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2.1 - In the Seventh/Thirteenth Century

As we have seen in the previous chapters, at the beginning of this seventh century AH, thirteenth century AD, Shaykh Muhyiddin left Andalusia and came to Mecca to remain in the East for the rest of his life. In the East, besides his frequent voyages to Iraq, Egypt and Palestine, he spent most of his years in Damascus and Anatolia, from where his teachings started to diffuse in the Levant and Asia Minor, much faster and wider than their earlier spreading in Andalusia and Maghrib. First, this is because most of his major works were composed in the East, and then due to the political changes that swept the West after he had left it, and the wars and fighting between the various kingdoms and states in Maghrib and Andalusia.

At about the same time when Shaykh Muhyiddin made his journey from Andalusia, in the far Islamic West, to Mecca and the Levant, another journey was also undertaken from Khorrasan, in the far Islamic East, also to Mecca and the Levant, by Bahauddin Walad, the father of Jalaluddin al-Rumi, who later settled in Konya and met with Sadruddin al-Qunawi, the closest disciple to the Greatest Master and his step-son.

For about thirty five years after his master Shaykh Muhyiddin, Sadruddin al-Qunawi spend most of his time in Konya, where he become a close companion of Jalaluddin, and he died only a few months after him, in 673/1274. There are also some narrations that Shaykh Muhyiddin himself had once met Bahauddin Walad, in Damascus, accompanied by his son Jalaluddin who was still a child. The legend says that when he saw them, Ibn al-Arabi said: “Praise be to God! An ocean walking behind a lake!” Although this meeting cannot be confirmed, but Jalaluddin later lived and studied in Damascus for several years during the period when the Greatest Shaykh was living there. However, this does not imply that they met during these years, because Jalaluddin al-Rumi entered the way of Sufism after he met with Shaykh Shamsuddin al-Tabrizi in 642/1244, four years after Shaykh Muhyiddin passed away.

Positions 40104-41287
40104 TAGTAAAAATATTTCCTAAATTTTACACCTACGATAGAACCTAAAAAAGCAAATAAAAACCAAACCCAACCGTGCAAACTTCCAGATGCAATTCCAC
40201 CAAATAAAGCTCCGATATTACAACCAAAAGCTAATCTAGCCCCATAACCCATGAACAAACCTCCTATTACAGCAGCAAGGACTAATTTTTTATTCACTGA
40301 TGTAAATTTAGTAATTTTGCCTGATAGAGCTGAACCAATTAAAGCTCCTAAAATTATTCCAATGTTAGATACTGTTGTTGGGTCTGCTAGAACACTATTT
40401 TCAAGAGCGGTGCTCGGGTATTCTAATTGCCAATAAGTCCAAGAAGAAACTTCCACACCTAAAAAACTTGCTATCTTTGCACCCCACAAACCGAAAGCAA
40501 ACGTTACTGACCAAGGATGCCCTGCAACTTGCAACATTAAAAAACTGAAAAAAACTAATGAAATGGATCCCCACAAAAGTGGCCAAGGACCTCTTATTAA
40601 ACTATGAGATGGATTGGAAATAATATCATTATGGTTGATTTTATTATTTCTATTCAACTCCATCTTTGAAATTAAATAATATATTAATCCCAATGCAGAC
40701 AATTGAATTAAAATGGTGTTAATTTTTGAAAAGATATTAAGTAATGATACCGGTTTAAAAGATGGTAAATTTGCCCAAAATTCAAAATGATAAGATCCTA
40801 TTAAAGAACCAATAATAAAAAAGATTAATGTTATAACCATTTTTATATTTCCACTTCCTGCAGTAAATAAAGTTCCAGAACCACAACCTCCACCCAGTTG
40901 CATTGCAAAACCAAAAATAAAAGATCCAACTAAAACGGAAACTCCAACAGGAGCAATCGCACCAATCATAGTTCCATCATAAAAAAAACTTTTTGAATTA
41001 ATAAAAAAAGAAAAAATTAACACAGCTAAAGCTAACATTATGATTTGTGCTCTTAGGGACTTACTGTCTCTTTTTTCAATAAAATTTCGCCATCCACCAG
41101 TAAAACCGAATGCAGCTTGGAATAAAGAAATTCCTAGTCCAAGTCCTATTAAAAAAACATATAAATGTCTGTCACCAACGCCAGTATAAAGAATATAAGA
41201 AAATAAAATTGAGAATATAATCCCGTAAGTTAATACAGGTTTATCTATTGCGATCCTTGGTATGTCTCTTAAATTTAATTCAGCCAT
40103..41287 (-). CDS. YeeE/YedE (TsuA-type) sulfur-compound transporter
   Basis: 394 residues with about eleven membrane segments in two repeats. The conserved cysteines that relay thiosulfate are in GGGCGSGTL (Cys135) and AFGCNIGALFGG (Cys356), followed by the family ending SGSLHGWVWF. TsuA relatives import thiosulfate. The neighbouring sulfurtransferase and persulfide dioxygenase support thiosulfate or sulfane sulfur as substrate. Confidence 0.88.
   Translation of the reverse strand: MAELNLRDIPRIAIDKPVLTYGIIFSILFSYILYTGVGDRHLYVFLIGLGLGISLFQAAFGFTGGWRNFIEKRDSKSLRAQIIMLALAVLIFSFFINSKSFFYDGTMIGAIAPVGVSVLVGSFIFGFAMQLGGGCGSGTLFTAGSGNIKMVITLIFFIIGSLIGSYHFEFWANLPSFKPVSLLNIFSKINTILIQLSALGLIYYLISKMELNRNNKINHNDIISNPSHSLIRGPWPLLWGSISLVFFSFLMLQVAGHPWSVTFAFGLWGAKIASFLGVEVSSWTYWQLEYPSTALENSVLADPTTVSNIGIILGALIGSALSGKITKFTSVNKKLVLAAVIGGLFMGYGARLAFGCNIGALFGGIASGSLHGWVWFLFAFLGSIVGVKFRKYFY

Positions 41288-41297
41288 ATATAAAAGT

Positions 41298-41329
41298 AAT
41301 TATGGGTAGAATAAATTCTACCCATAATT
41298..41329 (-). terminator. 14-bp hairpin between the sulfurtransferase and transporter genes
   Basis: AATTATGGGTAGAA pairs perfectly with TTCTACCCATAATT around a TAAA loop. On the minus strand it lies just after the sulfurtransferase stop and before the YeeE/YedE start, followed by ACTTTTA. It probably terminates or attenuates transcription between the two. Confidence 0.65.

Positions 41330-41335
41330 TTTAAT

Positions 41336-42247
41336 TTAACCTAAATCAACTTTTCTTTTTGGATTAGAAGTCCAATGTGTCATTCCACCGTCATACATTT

In addition to his close disciples, such as Sadruddin al-Qunawi and Shamsuddin Ibn Sawdakin, who played major roles in transmitting the teachings of their Shaykh through their own books, commentaries and expanding circles of students, other prominent scholars from the far East also started to teach his philosophical and theological doctrines amongst their Sufi schools already established in Khorrasan by many Naqshbandiyyah, Suhrawardiyyah and Kubrawiyyah Shaykhs such as Saaduddin al-Hamawi, Azizuddin al-Nasafi and Awhaduddin al-Kirmani, and their later followers and students.

2.1.1- Awhaduddin Hamid Ibn Abu-l-Fakher al-Kirmani (d. 635/1238)

2.1.2- Shamsuddin Ismail Ibn Sawdakin al-Nuri (d. 646/1248)

2.1.3- Saaduddin Muhammad al-Hamawi (d. 649/1252)

2.1.4- Sadruddin Muhammad al-Qunawi (d. 673/1274)

2.1.5- Fakhruddin Ibrahim al-Iraqi (d. 688/1289)

2.1.6- Afifuddin Suleiman al-Tilimsani (d. 690/1291)

2.1.7- Saiiduddin Muhammad al-Farghani (d. 699/1300)

2.1.8- Muayiduddin al-Jandi (d. 700/1300)

2.1.9- Azizuddin Ibn Muhammad al-Nasafi (d. 700/1300)





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